Create the perfect pumping and breastfeeding schedule for you

Whether you’re returning to work or planning for a night out with the girls, pumping offers breastfeeding moms a little bit of freedom. That being said, you may feel some stress when you think about the logistics of it all. For example, how do you fit pumping into your already full schedule? Don’t worry, mama. We’ve got some ideas to help you seamlessly integrate pumping into your day.

Add pumping to your regular on demand breastfeeding schedule

If you’re able, continue to breastfeed your baby according to their usual schedule. For most babies, that’s about every two to three hours, though that may vary at different times of the day and as baby grows. To get the most out of those normal feeding sessions, pump the breast that baby is not nursing. That allows you to meet your newborn’s demands while also collecting milk for storage.

Use a newborn’s nursing schedule as your guide

If you’re unable to breastfeed on demand due to work, travel, latching difficulties, or other challenges, use your newborn’s nursing schedule to plan out your pumping sessions. As previously mentioned, that’s probably a pumping session every two to three hours during the early months. As baby grows (or if situations don’t allow for that frequency), every three to four hours will suffice.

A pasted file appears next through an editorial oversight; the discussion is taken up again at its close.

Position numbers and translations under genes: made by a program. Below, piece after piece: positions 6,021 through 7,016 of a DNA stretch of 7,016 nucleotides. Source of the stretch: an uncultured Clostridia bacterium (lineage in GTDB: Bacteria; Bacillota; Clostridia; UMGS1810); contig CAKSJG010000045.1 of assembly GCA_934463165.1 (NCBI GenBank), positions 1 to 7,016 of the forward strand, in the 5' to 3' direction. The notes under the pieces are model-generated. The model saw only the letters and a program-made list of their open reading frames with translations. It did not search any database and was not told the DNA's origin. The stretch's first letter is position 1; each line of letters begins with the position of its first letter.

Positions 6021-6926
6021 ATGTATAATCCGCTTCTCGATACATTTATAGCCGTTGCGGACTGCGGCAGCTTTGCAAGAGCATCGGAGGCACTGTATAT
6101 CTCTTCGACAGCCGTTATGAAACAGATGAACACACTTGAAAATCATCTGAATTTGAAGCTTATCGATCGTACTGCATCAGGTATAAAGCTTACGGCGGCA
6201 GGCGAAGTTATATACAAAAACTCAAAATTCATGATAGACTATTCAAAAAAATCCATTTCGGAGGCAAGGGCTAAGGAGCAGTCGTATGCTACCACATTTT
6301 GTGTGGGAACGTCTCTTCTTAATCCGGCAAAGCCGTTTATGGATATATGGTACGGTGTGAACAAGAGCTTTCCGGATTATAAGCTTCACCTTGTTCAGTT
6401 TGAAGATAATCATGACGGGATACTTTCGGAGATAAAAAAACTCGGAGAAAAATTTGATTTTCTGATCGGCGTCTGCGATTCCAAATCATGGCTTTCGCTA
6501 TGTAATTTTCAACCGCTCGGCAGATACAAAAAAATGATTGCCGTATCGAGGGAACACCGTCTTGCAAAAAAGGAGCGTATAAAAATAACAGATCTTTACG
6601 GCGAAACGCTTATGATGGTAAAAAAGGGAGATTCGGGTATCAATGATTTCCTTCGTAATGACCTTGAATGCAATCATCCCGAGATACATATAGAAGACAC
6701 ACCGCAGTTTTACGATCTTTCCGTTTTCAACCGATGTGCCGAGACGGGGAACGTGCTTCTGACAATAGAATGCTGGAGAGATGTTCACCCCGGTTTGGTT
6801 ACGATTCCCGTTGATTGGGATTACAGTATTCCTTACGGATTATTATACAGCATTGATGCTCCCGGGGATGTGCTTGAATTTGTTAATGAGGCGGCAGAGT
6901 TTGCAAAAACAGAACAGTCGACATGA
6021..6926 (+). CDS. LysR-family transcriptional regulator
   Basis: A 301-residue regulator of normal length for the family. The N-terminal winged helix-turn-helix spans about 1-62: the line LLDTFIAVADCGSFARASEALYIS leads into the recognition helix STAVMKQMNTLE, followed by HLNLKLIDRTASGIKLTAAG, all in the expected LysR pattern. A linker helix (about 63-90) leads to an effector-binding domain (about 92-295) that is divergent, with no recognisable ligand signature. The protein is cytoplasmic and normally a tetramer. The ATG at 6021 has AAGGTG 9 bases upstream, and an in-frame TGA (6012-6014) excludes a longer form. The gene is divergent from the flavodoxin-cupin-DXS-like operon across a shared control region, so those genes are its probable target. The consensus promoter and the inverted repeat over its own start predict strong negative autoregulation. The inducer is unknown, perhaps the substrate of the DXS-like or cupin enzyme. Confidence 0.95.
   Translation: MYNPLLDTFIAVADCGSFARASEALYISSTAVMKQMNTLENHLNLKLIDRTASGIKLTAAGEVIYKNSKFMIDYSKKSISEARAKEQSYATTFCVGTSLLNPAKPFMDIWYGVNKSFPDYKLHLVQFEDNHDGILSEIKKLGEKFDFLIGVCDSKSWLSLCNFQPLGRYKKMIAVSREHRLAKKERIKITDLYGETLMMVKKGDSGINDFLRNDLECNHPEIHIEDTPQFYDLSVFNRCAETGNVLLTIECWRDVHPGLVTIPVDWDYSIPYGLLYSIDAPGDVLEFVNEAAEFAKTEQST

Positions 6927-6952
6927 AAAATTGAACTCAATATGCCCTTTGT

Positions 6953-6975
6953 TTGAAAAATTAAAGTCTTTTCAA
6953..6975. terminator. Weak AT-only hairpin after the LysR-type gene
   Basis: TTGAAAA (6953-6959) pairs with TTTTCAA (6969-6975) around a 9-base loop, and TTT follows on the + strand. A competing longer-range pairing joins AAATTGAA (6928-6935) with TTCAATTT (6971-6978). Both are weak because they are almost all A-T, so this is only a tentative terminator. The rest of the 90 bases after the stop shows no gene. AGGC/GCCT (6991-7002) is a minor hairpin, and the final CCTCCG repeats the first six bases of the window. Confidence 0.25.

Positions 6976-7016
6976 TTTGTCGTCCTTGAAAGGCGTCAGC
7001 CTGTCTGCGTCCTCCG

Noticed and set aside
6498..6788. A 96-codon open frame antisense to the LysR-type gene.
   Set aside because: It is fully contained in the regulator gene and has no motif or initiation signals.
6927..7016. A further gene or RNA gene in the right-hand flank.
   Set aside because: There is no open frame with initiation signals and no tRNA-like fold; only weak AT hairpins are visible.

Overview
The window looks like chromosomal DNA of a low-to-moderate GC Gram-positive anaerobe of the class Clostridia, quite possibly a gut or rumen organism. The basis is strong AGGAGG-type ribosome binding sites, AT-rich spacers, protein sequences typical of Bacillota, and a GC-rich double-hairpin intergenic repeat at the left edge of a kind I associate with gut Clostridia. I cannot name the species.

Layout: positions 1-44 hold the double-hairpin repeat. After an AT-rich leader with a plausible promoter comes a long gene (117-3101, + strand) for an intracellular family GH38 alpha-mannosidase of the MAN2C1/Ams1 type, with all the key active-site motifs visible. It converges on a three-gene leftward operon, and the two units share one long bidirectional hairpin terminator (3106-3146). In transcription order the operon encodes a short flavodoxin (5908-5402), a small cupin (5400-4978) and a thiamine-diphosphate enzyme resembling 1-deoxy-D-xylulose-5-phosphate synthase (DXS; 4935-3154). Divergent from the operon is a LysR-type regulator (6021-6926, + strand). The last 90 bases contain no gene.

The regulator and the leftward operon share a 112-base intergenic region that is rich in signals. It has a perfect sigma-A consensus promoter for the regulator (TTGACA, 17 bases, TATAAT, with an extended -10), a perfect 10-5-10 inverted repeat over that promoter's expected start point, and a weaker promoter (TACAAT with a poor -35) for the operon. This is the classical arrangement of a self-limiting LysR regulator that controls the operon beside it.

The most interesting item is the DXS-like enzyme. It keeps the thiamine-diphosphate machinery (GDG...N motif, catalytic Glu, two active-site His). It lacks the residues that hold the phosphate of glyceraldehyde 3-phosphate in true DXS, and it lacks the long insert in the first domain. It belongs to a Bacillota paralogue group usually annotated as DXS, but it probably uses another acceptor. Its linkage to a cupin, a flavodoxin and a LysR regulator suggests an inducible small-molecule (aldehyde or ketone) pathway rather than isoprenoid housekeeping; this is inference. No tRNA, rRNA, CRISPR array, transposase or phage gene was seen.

Try cluster pumping

When they’re going through growth spurts, babies tend to “cluster pump.” That means that they nurse more frequently in shorter bursts. You can mimic this feeding style by breaking up a twenty-minute pumping session into three ten-minute pumping sessions with a five-minute break between each expression.

Add a morning pumping session

Many women tend to have fuller breasts in the morning, so try adding a session an hour before or after your baby’s morning nursing session. By the evening, most of us are tired and stressed, which inhibits the hormones that trigger the letdown effect, so adding an evening session is usually out of the question.

Recruit help and hold them to it